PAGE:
How might women become economically empowered?

Numerous methods should be employed in order to ensure women’s economic empowerment. Here are a few:

  1. Increase women’s access to and control over resources and assets such as land, water, technology, and viable employment.
  2. Increase women’s financial literacy. In other words, help to develop women’s understanding of their financial resources and how they should best be utilised.
  3. Introduce gender mainstreaming to policies, in particular, those concerning land rights and inheritance.[7]
  4. Provide gender-specific services for economic migrants. For example, when host countries provide information and legal advice specifically focused on the needs and opportunities of women migrants.[8]
  5. Provide child care and paid parental leave for men and women. If states support parental leave and child care, it will make it easier for women and men to spend the same amount of time on unpaid, domestic work. This, in turn, will benefit women’s employment opportunities.[9]


Women’s economic empowerment must be accompanied by her political empowerment in order for either to succeed.

That is to say, that women’s economic empowerment will only be achieved if it is coupled with investment into women’s leadership and political participation.

Women’s political participation brings with it a whole other set of benefits. For example, countries with a greater number of female politician tend to have lower rates of inequality and greater expenditure on healthcare.[10]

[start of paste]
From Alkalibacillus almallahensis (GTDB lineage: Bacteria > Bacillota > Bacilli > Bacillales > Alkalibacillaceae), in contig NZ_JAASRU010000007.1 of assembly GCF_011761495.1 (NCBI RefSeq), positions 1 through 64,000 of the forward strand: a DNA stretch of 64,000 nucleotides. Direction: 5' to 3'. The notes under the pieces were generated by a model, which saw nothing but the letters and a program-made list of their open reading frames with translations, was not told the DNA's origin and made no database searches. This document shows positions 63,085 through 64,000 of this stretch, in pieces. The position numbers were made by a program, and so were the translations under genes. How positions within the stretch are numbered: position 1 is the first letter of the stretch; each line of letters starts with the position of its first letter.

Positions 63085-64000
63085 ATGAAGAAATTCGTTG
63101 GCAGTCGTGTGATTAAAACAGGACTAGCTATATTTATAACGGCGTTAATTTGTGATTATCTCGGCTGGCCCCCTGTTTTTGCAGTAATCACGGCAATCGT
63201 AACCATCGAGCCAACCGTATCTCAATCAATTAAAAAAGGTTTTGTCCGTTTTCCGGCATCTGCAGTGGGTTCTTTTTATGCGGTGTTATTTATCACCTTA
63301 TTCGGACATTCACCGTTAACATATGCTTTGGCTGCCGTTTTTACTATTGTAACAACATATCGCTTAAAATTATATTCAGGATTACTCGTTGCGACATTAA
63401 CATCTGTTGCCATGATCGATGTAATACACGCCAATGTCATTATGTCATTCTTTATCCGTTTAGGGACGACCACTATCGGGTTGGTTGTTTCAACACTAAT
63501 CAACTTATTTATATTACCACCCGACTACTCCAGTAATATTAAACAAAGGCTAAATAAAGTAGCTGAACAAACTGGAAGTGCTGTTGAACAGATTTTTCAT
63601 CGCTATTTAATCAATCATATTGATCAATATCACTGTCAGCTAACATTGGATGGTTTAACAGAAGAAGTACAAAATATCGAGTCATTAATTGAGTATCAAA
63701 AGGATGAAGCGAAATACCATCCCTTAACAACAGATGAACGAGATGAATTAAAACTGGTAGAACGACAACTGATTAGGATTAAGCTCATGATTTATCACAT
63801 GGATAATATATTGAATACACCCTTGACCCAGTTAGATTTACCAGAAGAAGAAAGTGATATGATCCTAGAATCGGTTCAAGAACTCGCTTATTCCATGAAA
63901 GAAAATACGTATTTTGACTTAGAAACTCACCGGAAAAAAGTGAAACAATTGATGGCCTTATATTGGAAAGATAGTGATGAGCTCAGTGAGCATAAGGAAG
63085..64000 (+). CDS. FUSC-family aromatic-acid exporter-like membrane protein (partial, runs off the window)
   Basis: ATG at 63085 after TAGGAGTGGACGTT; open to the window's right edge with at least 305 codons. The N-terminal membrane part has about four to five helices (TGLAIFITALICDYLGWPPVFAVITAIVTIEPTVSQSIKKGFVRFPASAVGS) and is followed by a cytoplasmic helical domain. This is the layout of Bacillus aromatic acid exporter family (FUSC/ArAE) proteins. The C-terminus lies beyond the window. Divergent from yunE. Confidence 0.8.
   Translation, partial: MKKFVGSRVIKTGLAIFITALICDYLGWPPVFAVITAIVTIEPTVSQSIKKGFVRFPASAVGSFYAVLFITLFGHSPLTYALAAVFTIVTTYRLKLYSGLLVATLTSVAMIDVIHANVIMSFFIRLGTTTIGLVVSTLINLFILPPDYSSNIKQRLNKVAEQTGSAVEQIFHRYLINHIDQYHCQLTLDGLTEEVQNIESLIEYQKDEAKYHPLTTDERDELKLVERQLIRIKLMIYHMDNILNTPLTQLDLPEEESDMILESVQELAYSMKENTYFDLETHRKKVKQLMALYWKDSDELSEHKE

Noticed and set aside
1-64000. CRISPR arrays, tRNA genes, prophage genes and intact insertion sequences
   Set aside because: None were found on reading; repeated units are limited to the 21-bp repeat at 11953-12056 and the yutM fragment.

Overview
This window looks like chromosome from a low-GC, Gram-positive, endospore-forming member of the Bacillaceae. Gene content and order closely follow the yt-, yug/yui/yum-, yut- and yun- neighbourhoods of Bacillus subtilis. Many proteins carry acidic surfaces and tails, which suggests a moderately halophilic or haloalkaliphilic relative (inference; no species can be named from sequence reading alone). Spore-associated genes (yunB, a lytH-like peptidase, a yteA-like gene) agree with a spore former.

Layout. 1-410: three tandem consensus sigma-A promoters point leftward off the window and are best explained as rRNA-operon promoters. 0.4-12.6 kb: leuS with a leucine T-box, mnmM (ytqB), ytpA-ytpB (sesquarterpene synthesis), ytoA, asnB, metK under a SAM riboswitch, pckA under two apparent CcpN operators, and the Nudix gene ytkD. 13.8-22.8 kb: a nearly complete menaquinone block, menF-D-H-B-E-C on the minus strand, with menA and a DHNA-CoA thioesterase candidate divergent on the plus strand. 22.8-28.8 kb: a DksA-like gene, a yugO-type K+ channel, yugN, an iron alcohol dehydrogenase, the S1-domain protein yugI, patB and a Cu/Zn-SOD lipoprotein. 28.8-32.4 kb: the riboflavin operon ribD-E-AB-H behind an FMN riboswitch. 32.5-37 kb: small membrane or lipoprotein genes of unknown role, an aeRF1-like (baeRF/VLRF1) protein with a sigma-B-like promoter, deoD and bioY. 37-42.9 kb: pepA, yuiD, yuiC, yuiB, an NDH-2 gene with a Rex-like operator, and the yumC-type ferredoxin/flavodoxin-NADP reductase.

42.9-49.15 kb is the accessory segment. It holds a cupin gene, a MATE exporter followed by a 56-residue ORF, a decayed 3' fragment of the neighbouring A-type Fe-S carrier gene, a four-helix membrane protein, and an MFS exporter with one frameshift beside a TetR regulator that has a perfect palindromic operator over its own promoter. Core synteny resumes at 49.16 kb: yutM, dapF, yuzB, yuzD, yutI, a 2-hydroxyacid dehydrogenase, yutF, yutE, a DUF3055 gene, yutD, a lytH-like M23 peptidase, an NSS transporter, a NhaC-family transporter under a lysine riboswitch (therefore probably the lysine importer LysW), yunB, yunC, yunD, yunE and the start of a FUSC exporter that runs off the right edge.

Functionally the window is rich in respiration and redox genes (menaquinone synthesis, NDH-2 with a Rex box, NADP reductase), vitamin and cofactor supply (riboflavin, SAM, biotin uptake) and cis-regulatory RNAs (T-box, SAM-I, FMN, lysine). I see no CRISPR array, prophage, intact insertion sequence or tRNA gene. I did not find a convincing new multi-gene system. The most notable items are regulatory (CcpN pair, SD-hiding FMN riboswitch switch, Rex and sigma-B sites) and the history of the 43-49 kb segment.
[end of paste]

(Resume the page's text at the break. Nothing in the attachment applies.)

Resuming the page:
Key terms:

Gender Mainstreaming is when the different gendered implications of public policies are taken into account. In other words, it assesses how policies might affect men and women differently.

Financial Literacy is the blanket term used to describe the skills and knowledge needed by people to take effective control of their financial resources.


Advocacy Entry-points:

Numerous human rights conventions and strategies will prove useful to anyone advocating for women’s economic empowerment.

Of particularly relevance are: The Beijing Declaration and Platform for Action’s, and The International Covenant on Economic, Social and Cultural Rights, which both seek to defend the principle of equal pay for equal work, for example.

The Sustainable Development Goals (Goal 5 – Gender Equality) is an important entry point for advocacy on women’s economic empowerment. Do some research on your country’s national policies and accountability mechanisms to see what steps are being taken to achieve Goal 5 of the Agenda 2030.